AUGUSTA — A jury on Tuesday found a Brooklyn man guilty on aggravated drug trafficking charges following a two-day trial.

Jahneiro Plummer, 27, one of three men arrested on drug trafficking charges July 31, 2018, after Maine Drug Enforcement Agents searched a Gardiner apartment, was found guilty on charges he trafficked in heroin and cocaine base, or crack.

Jurors deliberated all Tuesday afternoon and at one point after a couple of hours in the jury room, came out to tell District Court Judge Valerie Stanfill they couldn’t reach a decision. She directed them to resume talks, noting it was not unusual for a jury to spend as much time, or more, than they had deliberating such a case. They came back with verdicts of guilty on both trafficking charges.

Plummer’s defense attorney, Kevin Sullivan, argued Plummer simply came to Maine to visit his friend, Michael Antonio Nelson, smoke some weed because it is legal in Maine but isn’t where he lives in New York, and record some music with Nelson. He said Plummer knew nothing of his friend’s alleged drug dealing. Sullivan added that Nelson, also a Brooklyn resident, allegedly sold drugs to an undercover agent from the same apartment earlier in July, before Plummer was even in Maine, and those sales were the basis of the search warrant used to search the 25 Middle St. apartment where Nelson was staying and where Plummer had come, the night of July 30, 2018, to visit.

“We all get it, Michael Nelson was definitely trafficking drugs, and he should be held accountable for that,” Sullivan said in his closing arguments. “But this is the trial of Mr. Plummer. The state has to prove beyond a reasonable doubt that Mr. Plummer knew what was going on, was involved in it and was participating in it…. We don’t have DNA evidence. There are no fingerprints. The state didn’t present any evidence to you that Mr. Plummer actually touched any of these drug trafficking related items. There’s no evidence Mr. Plummer brought any drugs to Maine with him.”

Assistant Attorney General Katie Sibley, prosecutor in the case, said when Nelson allegedly sold drugs to an undercover agent July 30, 2018, the agent observed Nelson got the drugs from a sock. She said in the July 31, 2018 search, police located a sock in the bedroom where Plummer was sleeping and said the same agent observed the sock appeared to contain a much greater quantity of drugs than it had before Plummer had arrived.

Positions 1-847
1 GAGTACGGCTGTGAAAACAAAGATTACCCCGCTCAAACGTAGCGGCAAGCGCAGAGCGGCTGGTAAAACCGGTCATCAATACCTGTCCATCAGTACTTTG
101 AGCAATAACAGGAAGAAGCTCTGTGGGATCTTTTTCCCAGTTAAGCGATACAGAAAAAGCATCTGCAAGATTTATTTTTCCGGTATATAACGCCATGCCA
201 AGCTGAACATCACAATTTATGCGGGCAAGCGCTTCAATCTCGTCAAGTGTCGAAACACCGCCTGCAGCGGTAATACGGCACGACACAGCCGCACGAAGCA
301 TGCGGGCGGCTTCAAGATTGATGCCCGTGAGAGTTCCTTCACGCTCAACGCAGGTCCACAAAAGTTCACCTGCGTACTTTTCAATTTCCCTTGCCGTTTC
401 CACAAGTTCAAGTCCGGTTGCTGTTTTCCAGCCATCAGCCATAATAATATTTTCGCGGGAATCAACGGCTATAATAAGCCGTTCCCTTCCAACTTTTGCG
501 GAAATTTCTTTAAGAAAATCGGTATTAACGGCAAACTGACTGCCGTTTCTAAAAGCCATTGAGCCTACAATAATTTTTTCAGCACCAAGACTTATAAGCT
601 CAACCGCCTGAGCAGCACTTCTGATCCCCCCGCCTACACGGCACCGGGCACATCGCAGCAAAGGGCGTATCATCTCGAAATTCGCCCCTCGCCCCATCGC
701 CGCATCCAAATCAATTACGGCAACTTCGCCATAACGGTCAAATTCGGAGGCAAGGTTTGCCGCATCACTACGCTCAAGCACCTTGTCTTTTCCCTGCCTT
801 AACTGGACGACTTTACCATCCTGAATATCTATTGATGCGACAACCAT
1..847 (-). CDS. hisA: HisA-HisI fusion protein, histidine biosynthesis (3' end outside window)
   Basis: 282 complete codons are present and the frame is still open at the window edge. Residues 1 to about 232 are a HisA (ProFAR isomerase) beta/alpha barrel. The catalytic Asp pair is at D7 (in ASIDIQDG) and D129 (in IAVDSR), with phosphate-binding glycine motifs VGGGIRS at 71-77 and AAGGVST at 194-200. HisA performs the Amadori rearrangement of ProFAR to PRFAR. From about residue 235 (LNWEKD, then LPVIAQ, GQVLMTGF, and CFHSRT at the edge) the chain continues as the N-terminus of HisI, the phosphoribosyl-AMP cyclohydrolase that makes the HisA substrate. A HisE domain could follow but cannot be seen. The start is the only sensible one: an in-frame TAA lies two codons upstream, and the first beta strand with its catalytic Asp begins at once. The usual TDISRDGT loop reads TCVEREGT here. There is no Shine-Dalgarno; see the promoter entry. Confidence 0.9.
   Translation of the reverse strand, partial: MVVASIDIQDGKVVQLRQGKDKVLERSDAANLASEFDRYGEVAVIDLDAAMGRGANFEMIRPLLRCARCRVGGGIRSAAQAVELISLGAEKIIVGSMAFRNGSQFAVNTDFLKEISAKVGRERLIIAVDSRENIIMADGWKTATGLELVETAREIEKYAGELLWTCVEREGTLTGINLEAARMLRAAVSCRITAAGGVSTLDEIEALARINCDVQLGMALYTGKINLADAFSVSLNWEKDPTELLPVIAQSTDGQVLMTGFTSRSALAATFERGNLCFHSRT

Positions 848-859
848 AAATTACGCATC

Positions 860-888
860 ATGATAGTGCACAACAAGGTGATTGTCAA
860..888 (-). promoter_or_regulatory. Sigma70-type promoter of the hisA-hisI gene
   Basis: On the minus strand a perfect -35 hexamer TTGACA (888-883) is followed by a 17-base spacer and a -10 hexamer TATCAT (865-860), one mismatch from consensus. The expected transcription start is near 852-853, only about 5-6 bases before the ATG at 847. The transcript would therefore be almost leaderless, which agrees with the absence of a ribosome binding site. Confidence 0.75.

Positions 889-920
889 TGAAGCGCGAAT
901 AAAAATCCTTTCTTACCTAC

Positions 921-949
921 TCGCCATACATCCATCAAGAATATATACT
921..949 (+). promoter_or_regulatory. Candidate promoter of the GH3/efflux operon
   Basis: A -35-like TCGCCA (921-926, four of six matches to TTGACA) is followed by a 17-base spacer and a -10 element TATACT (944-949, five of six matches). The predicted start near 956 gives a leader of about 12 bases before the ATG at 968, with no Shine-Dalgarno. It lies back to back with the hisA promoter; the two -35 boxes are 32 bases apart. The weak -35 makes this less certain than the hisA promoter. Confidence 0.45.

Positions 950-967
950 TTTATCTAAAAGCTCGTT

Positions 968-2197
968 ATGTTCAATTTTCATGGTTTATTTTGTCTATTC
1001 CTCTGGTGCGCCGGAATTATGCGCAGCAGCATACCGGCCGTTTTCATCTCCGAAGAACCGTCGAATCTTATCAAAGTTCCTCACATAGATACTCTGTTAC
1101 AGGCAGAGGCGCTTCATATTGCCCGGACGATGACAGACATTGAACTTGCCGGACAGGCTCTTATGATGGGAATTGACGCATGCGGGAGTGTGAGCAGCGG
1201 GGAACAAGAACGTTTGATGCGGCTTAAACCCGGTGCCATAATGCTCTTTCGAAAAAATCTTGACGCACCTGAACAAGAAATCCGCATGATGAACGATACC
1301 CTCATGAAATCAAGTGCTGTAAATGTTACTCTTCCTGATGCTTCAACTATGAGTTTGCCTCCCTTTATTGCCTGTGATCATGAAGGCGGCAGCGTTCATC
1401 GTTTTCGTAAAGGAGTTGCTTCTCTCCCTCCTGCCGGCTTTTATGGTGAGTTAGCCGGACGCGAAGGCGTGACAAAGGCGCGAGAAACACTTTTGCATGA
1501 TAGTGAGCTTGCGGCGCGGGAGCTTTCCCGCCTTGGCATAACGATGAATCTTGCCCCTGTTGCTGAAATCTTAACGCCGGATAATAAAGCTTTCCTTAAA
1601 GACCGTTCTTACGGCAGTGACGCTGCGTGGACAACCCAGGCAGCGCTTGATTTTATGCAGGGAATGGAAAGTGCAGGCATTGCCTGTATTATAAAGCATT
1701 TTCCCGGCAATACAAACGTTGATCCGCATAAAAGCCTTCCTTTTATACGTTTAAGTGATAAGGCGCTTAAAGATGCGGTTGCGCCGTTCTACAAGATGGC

She said the sock was just outside a bag in which Plummer’s wallet and identification were found. She said the bag also contained a digital scale and red and yellow rubber bands, which appeared to be the same type of bands that were wrapped around about $14,000 in cash seized during the raid, including $110 that had allegedly been used by a MDEA agent in one of the prior drug buys from Nelson.

Police ultimately located more than 120 grams of heroin mixture and more than 220 grams of cocaine in the bedroom, including loose heroin left on a paper plate located next to plastic baggies.

“Is it reasonable to believe Mr. Plummer had no idea what was going on in that room, or why Mr. Nelson was in Maine?” Sibley asked jurors. “Use your common sense in this case. Evidence, and common sense, doesn’t show Mr. Plummer rode 10 hours on a bus to smoke marijuana with his friend, which he could do with him 15 minutes from his house in Brooklyn. Instead, he went to that apartment, and that bedroom, to traffic drugs with Mr. Nelson.”

Both sides argued over testimony from MDEA agent Nathan Walker, who said on the first day of the trial items related to drug trafficking, including a digital scale and red and yellow rubber bands matching bands found around the$14,000 found elsewhere in the bedroom, had been found in a duffel bag that also contained Plummer’s wallet and ID.

Sullivan said the evidence report, filed by another officer, indicated the items were found in a backpack, not a duffel bag. He said police erred in not taking a photograph of the items in question while they were in their original positions, only photographing them after they had already been moved.

Sibley said whether the bag was a duffel or backpack is a matter of semantics, and said the important thing is the bag had Plummer’s ID and wallet in it, along with the items alleged to have been related to drug trafficking.

Jurors, after beginning their deliberations, returned to the courtroom and asked that Walker’s testimony, and that of an evidence technician,  be read back in court before jurors again left the courtroom to deliberate. They later were given a transcript of that same testimony.

Plummer, wearing a white-collared shirt and his hair in a neat bun, briefly held his face in his hands after jurors read the guilty verdicts.

Jurors also found Plummer guilty of criminal forfeiture, meaning the state can seize the $13,925 in cash found in the bedroom.

Police arrested Plummer, Nelson and Clifford Sousa on drug trafficking charges following a July 31, 2018 search of a Gardiner apartment.

Nelson has not yet gone to trial. Plummer and Nelson had initially been scheduled to be tried together, but at Sullivan’s request the trials were separated.

The third man, Clifford Sousa, 43, of Gardiner, who was also arrested at the apartment July 31, 2018, pleaded guilty in November 2018 to unlawful trafficking of heroin and cocaine and was sentenced to an initial nine months and one day in prison, with the remainder of the four-year term suspended, with two years on probation. At Sousa’s hearing, Sibley said Sousa allowed Plummer and Nelson to sell drugs from his residence.

 

Keith Edwards — 621-5647
[email protected]
Twitter: @kedwardskj

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